Labor responded to this year’s State Budget by presenting a serious alternative vision for Tasmania.
Our Economic Direction Statement clearly sets out our priorities and how we will pay for them from the first year of a Majority Labor Government.
It acknowledges the positive parts of the Liberal Government’s budget and addresses the gaps.
We make no apologies for making health our number one priority and we have demonstrated that commitment with $88 million on top of the funding already allocated in the budget.
But it’s not just health where we think the current government could be doing a lot more.
Labor would properly invest in public infrastructure and take on projects the Liberals have failed to address.
Water and sewerage is a prime example. While the Treasurer picks a fight with TasWater, three significant projects are not even on the Government’s radar.
Labor would move the treatment plant at Macquarie Point to allow the development to proceed, address the water and sewerage problems at Cameron Bay for MONA stage two and fix Launceston’s archaic storm water system.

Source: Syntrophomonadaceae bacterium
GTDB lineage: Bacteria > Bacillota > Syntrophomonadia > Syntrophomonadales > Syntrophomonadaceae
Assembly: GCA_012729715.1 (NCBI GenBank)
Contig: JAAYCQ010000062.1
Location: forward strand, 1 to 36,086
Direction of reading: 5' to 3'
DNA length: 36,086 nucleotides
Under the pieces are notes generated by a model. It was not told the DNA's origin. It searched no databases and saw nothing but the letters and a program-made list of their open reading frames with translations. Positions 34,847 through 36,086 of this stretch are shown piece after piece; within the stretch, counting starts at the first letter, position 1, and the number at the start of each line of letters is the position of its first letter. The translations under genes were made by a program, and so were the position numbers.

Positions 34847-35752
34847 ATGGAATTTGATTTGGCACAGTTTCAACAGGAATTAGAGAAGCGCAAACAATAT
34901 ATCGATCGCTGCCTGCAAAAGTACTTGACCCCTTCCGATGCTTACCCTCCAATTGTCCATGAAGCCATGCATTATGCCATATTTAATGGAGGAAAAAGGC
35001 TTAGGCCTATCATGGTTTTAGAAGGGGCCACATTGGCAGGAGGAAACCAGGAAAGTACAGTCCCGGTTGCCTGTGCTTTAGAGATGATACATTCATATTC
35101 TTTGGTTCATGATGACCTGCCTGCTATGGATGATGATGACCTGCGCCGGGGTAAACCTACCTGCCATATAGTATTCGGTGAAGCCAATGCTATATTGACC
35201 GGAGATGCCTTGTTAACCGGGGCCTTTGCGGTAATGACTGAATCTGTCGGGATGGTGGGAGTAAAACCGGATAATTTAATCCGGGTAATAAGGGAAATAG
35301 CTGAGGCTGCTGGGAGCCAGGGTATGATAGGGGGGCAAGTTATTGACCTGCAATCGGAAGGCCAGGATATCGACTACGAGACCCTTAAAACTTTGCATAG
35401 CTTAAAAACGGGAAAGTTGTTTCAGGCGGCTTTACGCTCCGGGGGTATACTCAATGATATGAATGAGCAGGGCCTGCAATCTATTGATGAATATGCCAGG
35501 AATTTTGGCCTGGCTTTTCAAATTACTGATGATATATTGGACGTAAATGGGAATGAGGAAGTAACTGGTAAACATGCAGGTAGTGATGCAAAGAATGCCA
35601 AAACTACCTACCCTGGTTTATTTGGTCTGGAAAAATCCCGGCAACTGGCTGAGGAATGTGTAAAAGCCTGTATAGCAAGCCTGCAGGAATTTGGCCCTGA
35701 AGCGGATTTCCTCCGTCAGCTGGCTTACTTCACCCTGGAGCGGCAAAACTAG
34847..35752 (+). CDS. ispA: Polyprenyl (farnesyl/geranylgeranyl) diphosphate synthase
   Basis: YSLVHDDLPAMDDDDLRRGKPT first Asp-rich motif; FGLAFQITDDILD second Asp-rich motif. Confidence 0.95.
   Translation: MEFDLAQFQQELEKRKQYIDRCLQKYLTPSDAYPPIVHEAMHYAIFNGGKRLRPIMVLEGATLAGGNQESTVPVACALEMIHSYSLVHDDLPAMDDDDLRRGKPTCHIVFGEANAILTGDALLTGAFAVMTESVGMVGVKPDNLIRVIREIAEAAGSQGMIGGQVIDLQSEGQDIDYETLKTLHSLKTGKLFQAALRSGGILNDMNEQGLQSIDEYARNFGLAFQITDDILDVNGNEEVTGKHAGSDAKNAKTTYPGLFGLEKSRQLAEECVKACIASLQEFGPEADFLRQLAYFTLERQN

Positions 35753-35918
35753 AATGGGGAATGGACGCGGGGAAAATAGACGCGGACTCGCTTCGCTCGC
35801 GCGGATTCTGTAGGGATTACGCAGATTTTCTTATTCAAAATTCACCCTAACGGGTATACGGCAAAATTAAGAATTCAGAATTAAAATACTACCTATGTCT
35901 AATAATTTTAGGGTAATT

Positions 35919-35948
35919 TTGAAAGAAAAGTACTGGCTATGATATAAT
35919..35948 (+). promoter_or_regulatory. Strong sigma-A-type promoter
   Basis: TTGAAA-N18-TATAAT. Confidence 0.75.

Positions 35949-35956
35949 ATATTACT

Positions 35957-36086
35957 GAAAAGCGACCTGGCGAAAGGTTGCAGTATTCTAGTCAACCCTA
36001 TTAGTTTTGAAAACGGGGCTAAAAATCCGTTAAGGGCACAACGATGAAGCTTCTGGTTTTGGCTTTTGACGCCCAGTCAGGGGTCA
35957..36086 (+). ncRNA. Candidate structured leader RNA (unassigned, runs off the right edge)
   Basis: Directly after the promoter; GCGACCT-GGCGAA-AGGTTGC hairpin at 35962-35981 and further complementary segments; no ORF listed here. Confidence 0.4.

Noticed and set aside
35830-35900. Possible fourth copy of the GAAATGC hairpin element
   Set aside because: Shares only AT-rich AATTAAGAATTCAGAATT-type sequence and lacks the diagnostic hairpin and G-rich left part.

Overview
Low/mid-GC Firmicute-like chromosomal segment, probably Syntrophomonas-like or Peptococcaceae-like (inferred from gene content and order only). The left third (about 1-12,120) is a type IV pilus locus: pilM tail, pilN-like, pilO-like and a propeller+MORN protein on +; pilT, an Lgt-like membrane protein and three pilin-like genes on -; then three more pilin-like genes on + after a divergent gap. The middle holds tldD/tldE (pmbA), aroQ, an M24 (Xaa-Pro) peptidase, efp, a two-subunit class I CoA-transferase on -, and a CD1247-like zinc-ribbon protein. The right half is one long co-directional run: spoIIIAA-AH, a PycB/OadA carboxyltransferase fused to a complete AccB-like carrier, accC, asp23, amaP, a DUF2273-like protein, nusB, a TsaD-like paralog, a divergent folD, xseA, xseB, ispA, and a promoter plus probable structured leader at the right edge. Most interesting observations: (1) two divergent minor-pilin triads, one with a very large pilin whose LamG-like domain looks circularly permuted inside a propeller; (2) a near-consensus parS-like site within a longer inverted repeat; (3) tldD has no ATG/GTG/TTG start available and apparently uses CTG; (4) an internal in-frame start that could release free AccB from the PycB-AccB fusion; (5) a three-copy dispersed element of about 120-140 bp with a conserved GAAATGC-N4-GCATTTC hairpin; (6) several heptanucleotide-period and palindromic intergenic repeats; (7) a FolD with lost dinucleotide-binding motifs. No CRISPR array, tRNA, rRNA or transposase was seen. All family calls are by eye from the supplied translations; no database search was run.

The completion of these three projects will unlock enormous economic opportunities.
Rather than waiting, we are prepared to partner with superannuation funds to get the work started immediately.
Labor will also invest in make ready works along the Hobart rail corridor in preparation for future passenger rail. As part of this we will address zoning requirements to allow for medium density residential development.
The infrastructure investment in our Economic Direction Statement also focuses on education, tourism and renewable energy.
Building six new child and family centres across Tasmania will improve education and health outcomes while creating jobs in the construction phase.
Labor is backing-in the Tourism Industry Council’s $41 million Future Proofing Our Icons report. We are committed to projects like the Richmond Village Streetscape, the Three Capes Track and upgrading infrastructure on Maria Island.
We are prepared to be innovative and invest in new energy storage technologies and alternative fuel transport.
We also recognise the need for Budget constraint and have identified a number of savings measures to offset our investments.
The Government’s plans to unnecessarily lower the school starting age and take over TasWater are two areas where funding can be redirected.
We have proposed diverting money allocated for abolishing suspended sentences to employ much needed child protection workers.
The end result are modest projected surpluses over the forward estimates and increased investment in essential services.
By Scott Bacon, Tasmanian Shadow Treasurer